Carla Whitlock acid attack: Victim is 'still struggling'
Carla Whitlock, who was blinded in one eye when acid was thrown in her face by a drug dealer, says she is "struggling to get through each day".
Billy Midmore has now been convicted while his brother Geoffrey had already admitted his part in the attack in Southampton, but 37-year-old Ms Whitlock, who has been homeless for a time following the incident, says she now faces a battle to get her life back on track.
"I used to be quite confident and happy," says Ms Whitlock, who has been told she will not regain the sight in her right eye and will need more skin grafts to her face.
"I see myself quite weak and vulnerable now. I suppose I used to feel like I was untouchable, whereas I'm quite nervous of everyone now.
"I used to get up every morning - do my hair, do my makeup, I'd never wear the same clothes two days in a row. I've no self respect anymore because of what I look like, I feel like there's no point."
The mother-of-six admits she does not really look at herself in the mirror anymore.
The roots of her misery lie in her descent into drug addiction which brought her into contact with the city's criminal underworld.
She had helped broker a deal between a Southampton dealer named in court as Levi and two brothers from London - Billy and Geoffrey Midmore.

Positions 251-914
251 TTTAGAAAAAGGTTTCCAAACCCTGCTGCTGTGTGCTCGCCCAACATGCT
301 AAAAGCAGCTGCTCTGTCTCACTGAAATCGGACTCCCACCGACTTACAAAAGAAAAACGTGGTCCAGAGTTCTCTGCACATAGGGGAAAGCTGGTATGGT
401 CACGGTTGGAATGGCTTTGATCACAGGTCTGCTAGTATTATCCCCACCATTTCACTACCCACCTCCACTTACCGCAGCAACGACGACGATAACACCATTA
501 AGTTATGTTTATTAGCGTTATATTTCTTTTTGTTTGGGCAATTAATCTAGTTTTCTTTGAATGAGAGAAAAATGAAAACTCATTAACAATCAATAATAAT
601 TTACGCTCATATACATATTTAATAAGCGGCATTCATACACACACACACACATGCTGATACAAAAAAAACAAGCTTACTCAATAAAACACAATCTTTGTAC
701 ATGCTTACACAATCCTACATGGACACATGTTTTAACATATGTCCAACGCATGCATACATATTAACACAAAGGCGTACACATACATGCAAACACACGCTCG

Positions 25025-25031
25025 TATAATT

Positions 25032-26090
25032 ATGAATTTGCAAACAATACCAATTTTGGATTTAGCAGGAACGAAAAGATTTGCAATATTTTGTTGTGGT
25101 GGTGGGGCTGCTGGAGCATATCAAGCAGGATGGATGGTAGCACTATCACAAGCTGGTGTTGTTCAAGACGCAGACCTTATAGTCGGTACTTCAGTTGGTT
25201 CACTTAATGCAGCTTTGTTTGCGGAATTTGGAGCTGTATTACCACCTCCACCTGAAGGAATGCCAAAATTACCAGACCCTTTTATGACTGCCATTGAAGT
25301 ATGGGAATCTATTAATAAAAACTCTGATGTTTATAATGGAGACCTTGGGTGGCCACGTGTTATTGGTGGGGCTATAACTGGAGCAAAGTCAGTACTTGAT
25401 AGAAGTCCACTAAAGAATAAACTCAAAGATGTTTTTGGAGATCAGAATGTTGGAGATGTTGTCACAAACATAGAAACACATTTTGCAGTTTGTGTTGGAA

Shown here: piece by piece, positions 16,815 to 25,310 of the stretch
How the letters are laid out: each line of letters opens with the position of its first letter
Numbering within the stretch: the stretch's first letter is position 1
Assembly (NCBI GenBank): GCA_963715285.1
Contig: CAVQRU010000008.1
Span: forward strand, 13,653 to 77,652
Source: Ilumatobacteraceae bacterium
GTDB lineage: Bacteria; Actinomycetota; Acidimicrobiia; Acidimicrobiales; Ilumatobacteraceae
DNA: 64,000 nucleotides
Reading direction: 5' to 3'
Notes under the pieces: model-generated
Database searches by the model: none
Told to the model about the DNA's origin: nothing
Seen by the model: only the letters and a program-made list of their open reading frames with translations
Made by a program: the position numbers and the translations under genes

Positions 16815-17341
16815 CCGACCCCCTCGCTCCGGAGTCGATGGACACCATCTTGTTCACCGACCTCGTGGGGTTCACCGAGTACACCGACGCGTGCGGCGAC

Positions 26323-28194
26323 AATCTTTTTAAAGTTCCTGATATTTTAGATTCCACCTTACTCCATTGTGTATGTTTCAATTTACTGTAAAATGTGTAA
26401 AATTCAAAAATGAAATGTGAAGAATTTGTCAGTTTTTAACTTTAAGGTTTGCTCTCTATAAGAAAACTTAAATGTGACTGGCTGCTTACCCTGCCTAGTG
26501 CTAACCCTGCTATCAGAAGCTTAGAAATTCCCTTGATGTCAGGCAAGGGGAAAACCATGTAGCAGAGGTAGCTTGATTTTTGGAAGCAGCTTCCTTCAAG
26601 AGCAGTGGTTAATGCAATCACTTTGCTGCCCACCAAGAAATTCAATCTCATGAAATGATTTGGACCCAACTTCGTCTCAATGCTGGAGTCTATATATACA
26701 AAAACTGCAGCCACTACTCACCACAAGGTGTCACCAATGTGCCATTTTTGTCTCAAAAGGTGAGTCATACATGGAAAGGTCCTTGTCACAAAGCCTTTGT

However, the deal went wrong and the brothers - who said they were owed £2,000 - sent her threatening text messages. Her flat was also broken into.
Fearing for her safety, she decided to stay in public places, hoping this would prevent the brothers from attacking her.
However, they were undeterred. They tracked her down to Guildhall Square on 18 September last year where the prosecution said Geoffrey Midmore threw the acid in her face outside the busy Turtle Bay restaurant.
She said her face felt like it was "on fire". Staff from the restaurant administered first aid, pouring water on her wounds, until paramedics arrived.
In court, Billy Midmore admitted that Ms Whitlock was not to blame for the drug deal going wrong.
She now faces further skin graft surgery in an effort to repair the damage
"It won't get my sight back but it might make me look normal again, " she says.
"One minute everything was ok and the next minute I was right at the bottom," she adds.
"It's quite a sad life really - [wondering] where the next bit of money is coming from. It's not a nice life."
She admitted she had not told her family about her drug-use before the attack and is still trying to get off drugs.
"My family don't want me around my children. They're quite disgusted with me because of the drug involvement," she adds.
"I hope to get back to living a normal life, waking up each day with my children and not scared."